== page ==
Erroneous examples, step-by-step examples of incorrect problem solving, is a pedagogical approach used in only a few fields, such as medical education. Bruce McLaren, an associate research professor in the Human-Computer Interaction Institute, recently received a grant of just under $1 million from the National Science Foundation (NSF) to research why learning from erroneous examples is successful and how it might be integrated into instruction more generally.
McLaren and his collaborators will use educational data mining techniques to uncover and analyze student actions as they interact with erroneous examples.
"Learning through erroneous examples is a novel, little-used instructional technique," said McLaren. "The approach is in some ways counterintuitive and counter to Skinner psychology, which posits that students learn by mimicking correct actions. However, some researchers believe that challenging students with errors, prompting them to reflect on and correct errors, has significant instructional advantages."
As a learning science researcher, McLaren is interested in how technology, specifically educational software, can support education. His past projects have investigated other educational technology questions such as: Can educational games lead to learning in mathematics? (Hint: yes, they can.)
McLaren’s new project will apply educational data mining techniques to log data collected from over 2,000 middle school mathematics students studying decimals. McLaren and his colleagues will employ data mining techniques to identify patterns in the data sets at a micro level.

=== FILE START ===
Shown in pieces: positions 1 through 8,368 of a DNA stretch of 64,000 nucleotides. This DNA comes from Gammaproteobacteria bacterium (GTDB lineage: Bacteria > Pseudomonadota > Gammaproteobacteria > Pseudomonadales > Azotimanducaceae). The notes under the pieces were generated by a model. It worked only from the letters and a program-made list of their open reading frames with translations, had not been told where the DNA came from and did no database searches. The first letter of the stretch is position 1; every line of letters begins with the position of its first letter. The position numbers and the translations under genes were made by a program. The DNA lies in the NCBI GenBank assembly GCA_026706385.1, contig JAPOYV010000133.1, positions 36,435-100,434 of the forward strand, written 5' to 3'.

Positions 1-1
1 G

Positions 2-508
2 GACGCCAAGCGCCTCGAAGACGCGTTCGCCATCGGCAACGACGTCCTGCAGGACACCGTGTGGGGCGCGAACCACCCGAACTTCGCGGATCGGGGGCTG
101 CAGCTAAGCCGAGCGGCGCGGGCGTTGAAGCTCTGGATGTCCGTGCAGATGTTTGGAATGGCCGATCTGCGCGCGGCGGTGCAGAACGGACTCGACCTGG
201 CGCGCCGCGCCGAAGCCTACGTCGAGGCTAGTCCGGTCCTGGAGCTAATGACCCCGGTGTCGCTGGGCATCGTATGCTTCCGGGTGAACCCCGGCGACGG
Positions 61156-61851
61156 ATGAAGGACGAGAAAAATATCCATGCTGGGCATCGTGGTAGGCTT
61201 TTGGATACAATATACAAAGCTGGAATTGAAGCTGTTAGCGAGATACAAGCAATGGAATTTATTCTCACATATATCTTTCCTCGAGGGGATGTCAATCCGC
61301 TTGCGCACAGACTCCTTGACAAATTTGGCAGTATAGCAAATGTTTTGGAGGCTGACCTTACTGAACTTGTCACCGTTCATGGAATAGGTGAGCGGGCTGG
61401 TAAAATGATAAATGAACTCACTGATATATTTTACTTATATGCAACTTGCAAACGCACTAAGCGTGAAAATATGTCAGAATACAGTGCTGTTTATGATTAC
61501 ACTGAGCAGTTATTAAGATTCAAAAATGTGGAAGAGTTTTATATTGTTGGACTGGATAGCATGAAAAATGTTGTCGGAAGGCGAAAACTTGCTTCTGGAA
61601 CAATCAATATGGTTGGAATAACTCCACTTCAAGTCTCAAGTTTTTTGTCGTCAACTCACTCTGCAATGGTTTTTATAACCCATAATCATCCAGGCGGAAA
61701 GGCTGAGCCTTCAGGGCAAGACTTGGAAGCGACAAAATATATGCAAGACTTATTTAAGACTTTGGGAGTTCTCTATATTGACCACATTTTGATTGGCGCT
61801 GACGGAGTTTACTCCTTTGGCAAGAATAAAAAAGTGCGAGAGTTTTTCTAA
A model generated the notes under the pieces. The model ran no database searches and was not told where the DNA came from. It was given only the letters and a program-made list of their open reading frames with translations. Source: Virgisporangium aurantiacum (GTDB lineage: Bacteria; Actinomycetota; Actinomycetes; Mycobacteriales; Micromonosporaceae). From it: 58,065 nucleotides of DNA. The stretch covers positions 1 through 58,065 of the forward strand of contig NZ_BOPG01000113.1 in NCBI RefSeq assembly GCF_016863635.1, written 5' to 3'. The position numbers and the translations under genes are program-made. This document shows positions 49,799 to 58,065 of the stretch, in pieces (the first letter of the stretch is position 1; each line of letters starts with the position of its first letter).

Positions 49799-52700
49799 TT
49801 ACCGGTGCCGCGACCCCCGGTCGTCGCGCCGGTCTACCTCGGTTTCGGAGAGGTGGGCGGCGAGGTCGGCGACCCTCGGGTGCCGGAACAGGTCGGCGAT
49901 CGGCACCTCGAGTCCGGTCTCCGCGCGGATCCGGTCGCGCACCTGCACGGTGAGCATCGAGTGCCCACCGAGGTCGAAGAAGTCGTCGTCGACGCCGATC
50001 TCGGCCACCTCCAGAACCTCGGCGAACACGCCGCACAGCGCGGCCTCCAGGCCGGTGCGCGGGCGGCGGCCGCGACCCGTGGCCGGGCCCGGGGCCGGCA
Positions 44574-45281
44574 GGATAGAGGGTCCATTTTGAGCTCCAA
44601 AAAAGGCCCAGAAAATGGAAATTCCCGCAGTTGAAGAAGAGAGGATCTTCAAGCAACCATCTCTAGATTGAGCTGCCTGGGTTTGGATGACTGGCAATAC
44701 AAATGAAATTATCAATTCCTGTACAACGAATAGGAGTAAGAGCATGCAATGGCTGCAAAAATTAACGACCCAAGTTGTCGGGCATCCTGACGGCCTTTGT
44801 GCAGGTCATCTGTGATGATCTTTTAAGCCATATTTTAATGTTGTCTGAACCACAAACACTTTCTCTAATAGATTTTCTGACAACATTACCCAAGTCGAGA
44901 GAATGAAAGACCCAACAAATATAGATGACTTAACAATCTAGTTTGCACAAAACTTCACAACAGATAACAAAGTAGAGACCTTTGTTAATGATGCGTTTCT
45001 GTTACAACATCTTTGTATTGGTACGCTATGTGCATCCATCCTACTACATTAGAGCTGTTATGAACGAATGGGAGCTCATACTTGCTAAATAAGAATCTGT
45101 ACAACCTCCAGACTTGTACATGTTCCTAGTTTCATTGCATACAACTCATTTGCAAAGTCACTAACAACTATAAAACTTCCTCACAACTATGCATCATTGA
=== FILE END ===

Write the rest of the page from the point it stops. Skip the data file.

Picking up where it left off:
The focus on data mining is part of a trend in the learning sciences to leverage data as a means of understanding how people learn and how to make instructional material more effective.
The research team will use an iterative plan, analyzing the log data of online learning from erroneous examples, then revising and repeating to explore whether enhancements to the erroneous examples improve learning.
"We want to improve the materials over time," explained McLaren. "Due to the complexity of revising materials, in particular, the many different ways the materials can be modified and enhanced, it is necessary to work deliberately and iteratively to find ways to improve the instruction."
He continued, “I’m really excited about this project because it’s an opportunity to dig deep into data, to explore the underlying reasons for how and why students learn with erroneous examples. So often in research we get interesting results from experiments, but do not fully understand the results. Here, we have an opportunity to find out how and why students benefit (or do not benefit) from our instructional materials.”
McLaren's NSF research grant will contribute to the variety of learning science research that happens within the Human-Computer Interaction Institute. You can also learn more about the human-centered data science tract and learning science master's programs.